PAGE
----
Oak Bay denied funds for deer birth control

The B.C. government wants more research done before it will help Oak Bay pay for its deer birth-control plan.

Oak Bay council asked the province to match funds up to $20,000, allowing the municipality to partner with the Urban Wildlife Stewardship Society to run a deer-contraception program.

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The province approved funding for deer culls in Grand Forks, Invermere and Elkford, and for a study on deer relocation in Cranbrook — but not for Oak Bay’s proposal to use immuno-contraceptive drugs to prevent deer from reproducing.

In a statement, the Ministry of Forest, Lands and Natural Resource Operations said Oak Bay’s plan “is a complex undertaking that requires further research into the availability of drugs and careful planning to ensure the drugs are delivered in a humane and effective way.”

The province is asking for clarification on the availability of the contraceptive vaccine in Canada and the method that would be used for injection, Oak Bay Mayor Nils Jensen said.

There has been an “explosion” in the deer population over the past decade, with about 50 deer found dead this year, either hit by vehicles or killed in other accidents, Jensen said.

Oak Bay carried out a deer cull last year. Eleven deer were killed in just over two weeks, sparking protests by the B.C. SPCA and animal-rights activists.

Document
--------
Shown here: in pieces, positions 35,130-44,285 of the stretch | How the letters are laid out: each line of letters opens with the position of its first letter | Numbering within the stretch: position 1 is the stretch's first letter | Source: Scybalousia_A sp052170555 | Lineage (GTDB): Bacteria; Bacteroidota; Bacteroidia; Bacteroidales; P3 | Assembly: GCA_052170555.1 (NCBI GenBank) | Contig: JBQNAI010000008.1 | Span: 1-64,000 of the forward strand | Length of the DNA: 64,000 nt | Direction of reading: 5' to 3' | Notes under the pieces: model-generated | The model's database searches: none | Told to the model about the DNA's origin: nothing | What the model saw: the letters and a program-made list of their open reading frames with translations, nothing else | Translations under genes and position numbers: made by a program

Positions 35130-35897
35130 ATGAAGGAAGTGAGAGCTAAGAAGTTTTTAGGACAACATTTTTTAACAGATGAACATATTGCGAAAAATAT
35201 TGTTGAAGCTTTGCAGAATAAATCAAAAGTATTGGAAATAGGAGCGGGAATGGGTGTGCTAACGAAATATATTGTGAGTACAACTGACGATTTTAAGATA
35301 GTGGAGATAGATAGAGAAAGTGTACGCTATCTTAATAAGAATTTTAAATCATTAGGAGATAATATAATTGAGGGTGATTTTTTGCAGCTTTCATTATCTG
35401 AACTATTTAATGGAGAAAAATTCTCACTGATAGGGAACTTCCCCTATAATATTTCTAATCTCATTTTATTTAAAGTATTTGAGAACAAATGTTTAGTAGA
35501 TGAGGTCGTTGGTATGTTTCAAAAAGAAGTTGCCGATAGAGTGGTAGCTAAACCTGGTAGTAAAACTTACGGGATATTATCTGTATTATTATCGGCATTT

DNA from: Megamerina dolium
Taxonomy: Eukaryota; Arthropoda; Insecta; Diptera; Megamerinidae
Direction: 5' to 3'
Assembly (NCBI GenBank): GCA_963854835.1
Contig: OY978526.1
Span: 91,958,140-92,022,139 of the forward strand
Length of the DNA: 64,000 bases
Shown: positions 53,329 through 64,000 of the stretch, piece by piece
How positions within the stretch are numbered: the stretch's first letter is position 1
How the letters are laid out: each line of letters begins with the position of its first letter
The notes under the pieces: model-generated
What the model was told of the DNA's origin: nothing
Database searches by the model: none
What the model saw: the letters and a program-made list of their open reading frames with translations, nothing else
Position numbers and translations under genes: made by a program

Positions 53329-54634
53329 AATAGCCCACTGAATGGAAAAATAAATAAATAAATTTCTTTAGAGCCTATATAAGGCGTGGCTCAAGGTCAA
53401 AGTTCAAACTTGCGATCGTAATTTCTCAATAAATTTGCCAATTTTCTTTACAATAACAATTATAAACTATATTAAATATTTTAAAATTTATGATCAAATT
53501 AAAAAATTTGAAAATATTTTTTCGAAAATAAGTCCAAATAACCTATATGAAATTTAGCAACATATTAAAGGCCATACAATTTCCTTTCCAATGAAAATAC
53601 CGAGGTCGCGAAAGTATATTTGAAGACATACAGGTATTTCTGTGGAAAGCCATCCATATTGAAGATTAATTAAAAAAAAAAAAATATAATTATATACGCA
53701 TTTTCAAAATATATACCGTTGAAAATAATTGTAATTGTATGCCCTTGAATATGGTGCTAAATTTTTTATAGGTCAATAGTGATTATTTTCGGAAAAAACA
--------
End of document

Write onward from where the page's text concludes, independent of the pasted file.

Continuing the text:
The stewardship society, founded last year, previously lobbied for the use of SpayVac, a contraceptive vaccine, but that vaccine is no longer produced in Canada.

Now, the society is working with a lab that could produce a new immuno-contraceptive, said Steven Huxter, the society’s project manager. An alternative is a vaccine called ZonaStat-H, being used on wild horses in Alberta.

Jensen said the additional research will be likely be carried out early next year by the stewardship society, which includes educators, retired biologists and public servants.

Despite the delay, Jensen said he’s confident the funding will be approved, making the Oak Bay project a model for other municipalities struggling with deer management.

“That’s one of the reasons why we wanted to have this project here, in order to see if it’s effective and, if so, how can it be used elsewhere in British Columbia,” Jensen said.

“There’s not a lot of precedents that we can turn to,” he said. “There are very few other examples of deer fertility control.”

The deer-contraception program must be carried out three to four months before mating season, which starts in September and October, Jensen said. The program would see does trapped, tagged, inoculated and released.


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